A review of ‘Hustisya’
The question is what does one do with a film that only has Nora Aunor going for it?
Which is not to say that nothing in this film made sense. When Biring (Aunor) ended the film with that unjustified and decontextualized laugh, it was telling of the story Hustisya wanted to tell.
That is, Biring’s psyche as changed by her relationship with Manila as space, that one that scares her shitless and cradles her dreams, that one that she believes she can tame by throwing money its way. She knows the map of this city like the back of her hand, even as she walks clutching her bag tight, and is only certain of the same streets she traverses over and over again.
She is gopher and trusted friend of human trafficker Vivian (Rosanna Roces) who, as every other Pinoy suspense film would have it, turns out to be the person who frames Biring and gets her jailed for a crime she doesn’t commit.
Then the film moves from slow to unbearably tedious, going on this unbelievable trajectory of Biring’s time in jail having been in the hands of the higher-ups of that trafficking food chain. They wanted to mold her into the next Vivian, and they thought having her punched and kicked in jail was a means to that end.
The unfolding of Biring’s character fell upon these tired tropes, and dealt with the most stereotypical of characters. The movie quickly transformed into a bad suspense drama. It was so bad that it didn’t even try to work with what it promised and set out to do in the beginning. One wonders: who is Biring and why am I supposed to sit through her unraveling?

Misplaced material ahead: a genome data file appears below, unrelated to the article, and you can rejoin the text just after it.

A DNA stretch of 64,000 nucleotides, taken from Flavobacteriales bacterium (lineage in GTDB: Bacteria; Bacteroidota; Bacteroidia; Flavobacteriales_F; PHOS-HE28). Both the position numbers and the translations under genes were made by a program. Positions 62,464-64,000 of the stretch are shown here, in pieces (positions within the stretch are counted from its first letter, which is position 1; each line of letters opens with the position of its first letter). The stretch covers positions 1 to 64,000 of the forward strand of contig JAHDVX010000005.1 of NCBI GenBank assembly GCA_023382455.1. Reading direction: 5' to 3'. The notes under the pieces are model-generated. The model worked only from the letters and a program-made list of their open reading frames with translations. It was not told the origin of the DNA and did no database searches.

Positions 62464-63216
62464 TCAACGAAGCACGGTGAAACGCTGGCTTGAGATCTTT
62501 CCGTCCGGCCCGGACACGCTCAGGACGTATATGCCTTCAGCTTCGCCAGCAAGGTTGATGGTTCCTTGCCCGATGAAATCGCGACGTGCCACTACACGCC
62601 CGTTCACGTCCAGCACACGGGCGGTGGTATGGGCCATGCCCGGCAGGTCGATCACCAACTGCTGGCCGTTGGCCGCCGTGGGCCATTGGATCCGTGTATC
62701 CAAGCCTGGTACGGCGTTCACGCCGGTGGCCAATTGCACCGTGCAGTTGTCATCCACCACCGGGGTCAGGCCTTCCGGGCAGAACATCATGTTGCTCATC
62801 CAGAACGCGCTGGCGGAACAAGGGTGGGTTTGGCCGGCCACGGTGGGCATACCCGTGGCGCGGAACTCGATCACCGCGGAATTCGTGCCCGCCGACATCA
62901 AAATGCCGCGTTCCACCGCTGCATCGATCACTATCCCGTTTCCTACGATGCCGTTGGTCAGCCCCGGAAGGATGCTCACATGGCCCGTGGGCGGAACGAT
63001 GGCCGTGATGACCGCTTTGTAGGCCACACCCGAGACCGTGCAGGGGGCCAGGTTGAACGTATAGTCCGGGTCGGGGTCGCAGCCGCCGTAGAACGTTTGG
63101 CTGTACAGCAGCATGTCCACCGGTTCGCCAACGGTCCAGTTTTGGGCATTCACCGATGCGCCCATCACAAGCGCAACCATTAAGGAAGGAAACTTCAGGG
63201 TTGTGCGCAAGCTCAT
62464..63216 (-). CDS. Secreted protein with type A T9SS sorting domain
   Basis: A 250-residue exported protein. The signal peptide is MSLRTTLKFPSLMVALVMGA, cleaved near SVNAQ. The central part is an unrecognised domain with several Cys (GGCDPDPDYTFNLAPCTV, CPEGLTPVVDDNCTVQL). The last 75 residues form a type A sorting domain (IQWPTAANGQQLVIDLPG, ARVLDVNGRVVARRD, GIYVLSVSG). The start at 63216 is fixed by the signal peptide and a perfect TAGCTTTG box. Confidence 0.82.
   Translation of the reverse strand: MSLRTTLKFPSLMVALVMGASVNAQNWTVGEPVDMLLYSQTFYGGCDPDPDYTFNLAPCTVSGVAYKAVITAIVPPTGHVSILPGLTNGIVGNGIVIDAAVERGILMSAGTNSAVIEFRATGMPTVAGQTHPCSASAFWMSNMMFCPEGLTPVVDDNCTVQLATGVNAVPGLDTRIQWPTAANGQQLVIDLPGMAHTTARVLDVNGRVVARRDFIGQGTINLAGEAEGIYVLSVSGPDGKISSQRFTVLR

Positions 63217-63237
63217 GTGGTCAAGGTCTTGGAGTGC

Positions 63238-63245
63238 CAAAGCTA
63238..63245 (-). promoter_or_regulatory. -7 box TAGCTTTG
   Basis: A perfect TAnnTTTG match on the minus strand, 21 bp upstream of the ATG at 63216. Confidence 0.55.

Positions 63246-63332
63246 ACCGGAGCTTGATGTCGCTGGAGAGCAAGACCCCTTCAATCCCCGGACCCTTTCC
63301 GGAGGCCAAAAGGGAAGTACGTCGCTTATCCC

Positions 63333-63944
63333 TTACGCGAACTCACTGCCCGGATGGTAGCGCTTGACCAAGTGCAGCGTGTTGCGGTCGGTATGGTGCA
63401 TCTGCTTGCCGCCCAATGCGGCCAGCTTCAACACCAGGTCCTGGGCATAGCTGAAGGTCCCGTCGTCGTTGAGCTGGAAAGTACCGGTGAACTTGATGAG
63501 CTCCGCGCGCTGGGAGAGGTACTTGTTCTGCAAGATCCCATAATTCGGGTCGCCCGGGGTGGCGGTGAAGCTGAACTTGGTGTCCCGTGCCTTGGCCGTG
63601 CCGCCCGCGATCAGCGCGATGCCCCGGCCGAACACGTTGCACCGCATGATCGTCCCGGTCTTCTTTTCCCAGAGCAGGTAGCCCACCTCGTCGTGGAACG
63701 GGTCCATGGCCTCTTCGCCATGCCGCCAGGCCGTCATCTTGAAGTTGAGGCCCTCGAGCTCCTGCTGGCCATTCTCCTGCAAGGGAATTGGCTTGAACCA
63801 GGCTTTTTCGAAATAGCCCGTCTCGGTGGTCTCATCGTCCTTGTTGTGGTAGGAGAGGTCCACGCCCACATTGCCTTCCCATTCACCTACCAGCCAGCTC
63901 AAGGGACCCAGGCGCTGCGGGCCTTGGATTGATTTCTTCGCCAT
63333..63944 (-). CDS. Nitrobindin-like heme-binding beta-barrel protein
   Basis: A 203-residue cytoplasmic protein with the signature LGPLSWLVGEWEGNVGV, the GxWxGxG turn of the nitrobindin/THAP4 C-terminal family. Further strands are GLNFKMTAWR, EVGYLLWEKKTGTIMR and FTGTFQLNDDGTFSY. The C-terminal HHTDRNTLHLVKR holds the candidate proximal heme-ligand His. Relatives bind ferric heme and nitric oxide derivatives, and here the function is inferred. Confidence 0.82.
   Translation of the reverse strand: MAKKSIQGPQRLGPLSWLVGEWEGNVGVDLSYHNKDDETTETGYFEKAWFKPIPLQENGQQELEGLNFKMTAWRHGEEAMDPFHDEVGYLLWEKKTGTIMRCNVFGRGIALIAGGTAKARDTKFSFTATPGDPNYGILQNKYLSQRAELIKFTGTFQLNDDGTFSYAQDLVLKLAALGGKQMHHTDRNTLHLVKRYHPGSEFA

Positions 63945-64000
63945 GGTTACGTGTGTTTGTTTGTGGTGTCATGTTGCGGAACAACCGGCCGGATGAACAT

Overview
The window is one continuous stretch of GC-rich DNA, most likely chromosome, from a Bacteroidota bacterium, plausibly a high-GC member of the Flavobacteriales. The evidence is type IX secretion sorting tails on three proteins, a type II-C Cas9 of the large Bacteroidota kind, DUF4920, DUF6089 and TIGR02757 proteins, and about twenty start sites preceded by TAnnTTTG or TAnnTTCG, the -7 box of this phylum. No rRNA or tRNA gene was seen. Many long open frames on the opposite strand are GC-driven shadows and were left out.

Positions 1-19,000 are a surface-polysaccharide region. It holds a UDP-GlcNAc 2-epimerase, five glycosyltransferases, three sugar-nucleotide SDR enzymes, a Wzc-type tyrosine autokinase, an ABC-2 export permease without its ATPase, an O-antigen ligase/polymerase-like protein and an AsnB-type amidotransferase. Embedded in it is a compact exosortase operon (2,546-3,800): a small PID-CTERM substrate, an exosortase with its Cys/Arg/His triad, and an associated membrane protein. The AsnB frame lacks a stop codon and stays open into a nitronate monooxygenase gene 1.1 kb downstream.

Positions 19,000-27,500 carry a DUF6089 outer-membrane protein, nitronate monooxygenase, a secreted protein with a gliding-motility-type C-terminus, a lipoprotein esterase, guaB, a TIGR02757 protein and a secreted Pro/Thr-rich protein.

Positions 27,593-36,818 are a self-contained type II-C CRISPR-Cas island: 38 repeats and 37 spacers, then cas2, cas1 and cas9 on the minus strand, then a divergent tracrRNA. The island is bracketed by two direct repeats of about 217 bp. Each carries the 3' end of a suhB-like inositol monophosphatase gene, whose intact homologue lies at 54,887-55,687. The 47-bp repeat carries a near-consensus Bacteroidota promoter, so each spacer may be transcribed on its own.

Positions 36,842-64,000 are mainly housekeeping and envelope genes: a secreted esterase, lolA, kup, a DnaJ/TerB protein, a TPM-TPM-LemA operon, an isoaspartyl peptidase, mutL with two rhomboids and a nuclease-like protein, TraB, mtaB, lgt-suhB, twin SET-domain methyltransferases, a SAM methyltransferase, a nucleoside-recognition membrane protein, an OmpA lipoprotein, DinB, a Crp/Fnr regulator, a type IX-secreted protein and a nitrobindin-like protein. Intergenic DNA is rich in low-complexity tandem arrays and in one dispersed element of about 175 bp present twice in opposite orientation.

Alas, this movie could not even begin to tell us why, and developing Biring as character ceased to be the point. Because the directorial vision was utterly cliché and tragically decrepit in dealing with this story, deciding to use images of Manila we’ve seen before, the ones that stand for its dirt and injustice.
The characters were without nuance too: Biring simplistically wanted out and planned to escape, a daughter disapproves of her job, a priest condones what is illegal to get his share, the honest reporter (Romnick Sarmenta) who stands for truth and gets killed.
It was so cliché that the more dramatic scenes became laughable caricatures. Case in point: when Biring kept asking the reporter with escalating anger: “Nasaan ang notebook?!?!? Nasaan ang notebookkkkk?!?!?” It was hilarious because petty: any reporter would make copies of documents for an important story.
Ah, not in this world that Lamangan creates, where not much makes sense, and nothing is discussed with depth or nuance. It was a film that fell back on having Aunor do what she does best, then presumed it would be reason enough for the film to succeed. I imagine this looked good on paper, when Biring’s pyschosis was that thread that tied everything together. It could’ve been convoluted for sure, but even that can be done well.
Because there is artistic-convoluted, there is ironic and self-referential and self-deprecating. Instead Hustisya was a display of directorial vision gone haywire.
There are directors of course who do haywire enjoyably well, where it becomes the point of a film and is not its mere by-product. One is reminded that Lamangan is no Elwood Perez.